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What Factors Affect the Perception of Quality?

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  • Written By: Mary McMahon
  • Edited By: Shereen Skola
  • Last Modified Date: 01 April 2014
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A number of intrinsic and extrinsic factors go into the perception of quality from customers and potential users of services. Intrinsic factors are internal to the product or service, while extrinsic factors are external; a wine’s color, for example, is internal, while the packaging of crackers is external. Understanding how people make quality assessments is important for producers, salespeople, and other parties involved in transactions.

One factor can be the environment. When people walk into a store, the impressions they form play a role in the perception of quality. Store layout and presentation can have a significant impact. A store with clean, tidy displays can be perceived as higher quality. Lighting and atmospheric factors like the color of the paint on the walls and the fixtures can also be important for customers making judgments.

Loud, cluttered environments tend to decrease the perception of quality. Stores with a quieter environment, not just acoustically but also in terms of design, can project an air of quality that appeals to consumers. Soft colors, gentle lighting, and understated displays can all play a role in this. If stores are too sparse, however, it can degrade the perception of quality, because customers may believe the poorly populated displays are evidence of a failing business or poor organizational skills.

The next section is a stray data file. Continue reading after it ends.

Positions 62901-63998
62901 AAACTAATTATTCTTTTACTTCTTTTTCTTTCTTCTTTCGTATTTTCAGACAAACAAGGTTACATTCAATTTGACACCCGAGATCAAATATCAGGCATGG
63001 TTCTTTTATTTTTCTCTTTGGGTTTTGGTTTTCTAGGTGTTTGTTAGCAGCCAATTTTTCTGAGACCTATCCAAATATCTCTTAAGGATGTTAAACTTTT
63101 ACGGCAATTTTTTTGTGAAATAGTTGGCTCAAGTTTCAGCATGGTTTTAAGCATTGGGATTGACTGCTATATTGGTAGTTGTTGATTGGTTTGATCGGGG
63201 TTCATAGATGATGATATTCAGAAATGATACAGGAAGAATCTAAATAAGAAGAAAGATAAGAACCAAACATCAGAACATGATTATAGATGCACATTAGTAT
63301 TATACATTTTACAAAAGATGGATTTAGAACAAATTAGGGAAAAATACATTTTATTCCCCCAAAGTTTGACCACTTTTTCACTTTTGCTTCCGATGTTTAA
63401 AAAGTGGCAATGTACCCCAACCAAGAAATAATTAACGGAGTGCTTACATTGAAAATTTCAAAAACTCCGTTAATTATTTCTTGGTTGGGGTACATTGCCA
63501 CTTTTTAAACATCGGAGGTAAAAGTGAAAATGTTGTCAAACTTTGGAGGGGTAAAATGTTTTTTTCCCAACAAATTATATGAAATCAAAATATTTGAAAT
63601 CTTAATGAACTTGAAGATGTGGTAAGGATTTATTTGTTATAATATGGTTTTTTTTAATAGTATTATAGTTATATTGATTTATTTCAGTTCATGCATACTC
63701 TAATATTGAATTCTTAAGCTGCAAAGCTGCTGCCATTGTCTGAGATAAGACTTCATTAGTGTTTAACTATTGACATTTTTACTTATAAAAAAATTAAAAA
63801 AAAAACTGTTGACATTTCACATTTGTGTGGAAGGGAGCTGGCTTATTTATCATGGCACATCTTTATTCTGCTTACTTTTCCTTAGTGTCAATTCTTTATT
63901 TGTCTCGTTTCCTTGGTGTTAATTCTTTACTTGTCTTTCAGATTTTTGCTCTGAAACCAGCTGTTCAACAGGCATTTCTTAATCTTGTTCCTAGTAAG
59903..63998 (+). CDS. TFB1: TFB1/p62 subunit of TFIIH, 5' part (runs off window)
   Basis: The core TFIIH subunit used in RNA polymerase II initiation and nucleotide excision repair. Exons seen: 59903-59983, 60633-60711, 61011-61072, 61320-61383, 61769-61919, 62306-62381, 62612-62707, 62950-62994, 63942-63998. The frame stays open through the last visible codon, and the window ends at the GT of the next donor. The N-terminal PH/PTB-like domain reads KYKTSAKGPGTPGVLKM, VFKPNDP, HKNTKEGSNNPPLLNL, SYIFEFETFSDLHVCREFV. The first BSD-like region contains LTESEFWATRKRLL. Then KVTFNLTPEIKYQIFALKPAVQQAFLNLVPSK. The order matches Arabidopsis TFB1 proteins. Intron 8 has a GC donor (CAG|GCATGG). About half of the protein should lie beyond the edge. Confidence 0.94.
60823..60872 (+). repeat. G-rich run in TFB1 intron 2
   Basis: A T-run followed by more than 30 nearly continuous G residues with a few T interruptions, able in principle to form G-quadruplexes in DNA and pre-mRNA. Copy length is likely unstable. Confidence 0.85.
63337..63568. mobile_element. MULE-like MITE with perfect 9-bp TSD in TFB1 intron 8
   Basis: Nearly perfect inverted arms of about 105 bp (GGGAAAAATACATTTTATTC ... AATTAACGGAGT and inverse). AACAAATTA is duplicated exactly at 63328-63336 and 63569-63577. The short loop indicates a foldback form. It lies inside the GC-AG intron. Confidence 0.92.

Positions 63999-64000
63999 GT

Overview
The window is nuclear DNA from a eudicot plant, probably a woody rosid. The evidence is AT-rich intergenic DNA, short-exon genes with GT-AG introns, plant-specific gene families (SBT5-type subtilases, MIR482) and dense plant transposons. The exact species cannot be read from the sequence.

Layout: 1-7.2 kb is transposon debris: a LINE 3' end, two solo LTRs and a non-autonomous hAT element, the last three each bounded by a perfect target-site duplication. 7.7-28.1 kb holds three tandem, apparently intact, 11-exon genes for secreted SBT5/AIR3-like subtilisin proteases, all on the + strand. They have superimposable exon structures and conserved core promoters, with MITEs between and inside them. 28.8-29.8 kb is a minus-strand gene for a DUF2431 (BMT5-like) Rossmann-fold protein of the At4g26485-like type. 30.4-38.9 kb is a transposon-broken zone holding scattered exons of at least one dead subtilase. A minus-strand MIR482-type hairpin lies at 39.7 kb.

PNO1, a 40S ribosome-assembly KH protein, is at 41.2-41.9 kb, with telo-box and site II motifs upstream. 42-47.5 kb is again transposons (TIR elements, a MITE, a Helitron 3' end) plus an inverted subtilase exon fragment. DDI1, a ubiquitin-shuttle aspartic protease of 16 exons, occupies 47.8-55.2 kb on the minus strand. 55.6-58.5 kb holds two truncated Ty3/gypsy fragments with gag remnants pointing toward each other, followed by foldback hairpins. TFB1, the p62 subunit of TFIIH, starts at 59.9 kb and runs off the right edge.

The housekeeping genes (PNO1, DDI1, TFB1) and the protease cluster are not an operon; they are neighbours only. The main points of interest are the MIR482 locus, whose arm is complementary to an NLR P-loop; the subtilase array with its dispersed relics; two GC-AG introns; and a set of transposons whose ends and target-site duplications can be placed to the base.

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Reputation, including word of mouth and impressions built up through advertising, can also be important factors. Companies that project images of quality and market their products in association with luxury lifestyles, for example, are often perceived to produce products of better quality. Packaging and labeling play a role in the creation and maintenance of an image. Companies may utilize specific color schemes and brand messaging to create subtle suggestion for customers.

Another factor in the perception of quality is pricing. High prices tend to be associated in the minds of consumers with higher quality. They may not necessarily purchase the most expensive items in a store, however. Creating a mix of high-priced items mixed with items at slightly lower price points can lead customers to believe a store’s overall offerings are of high quality, in which case they may purchase items in the more affordable range on the grounds that they are sound buys.

Physical impressions created through intrinsic traits are also important. Someone buying a car, for example, may identify a car that runs quietly, handles well, and has attractive accessories like leather seats and wooden details on the dash as being of higher quality. Conversely, cars that run rough and have simple interiors might not be viewed as favorably.

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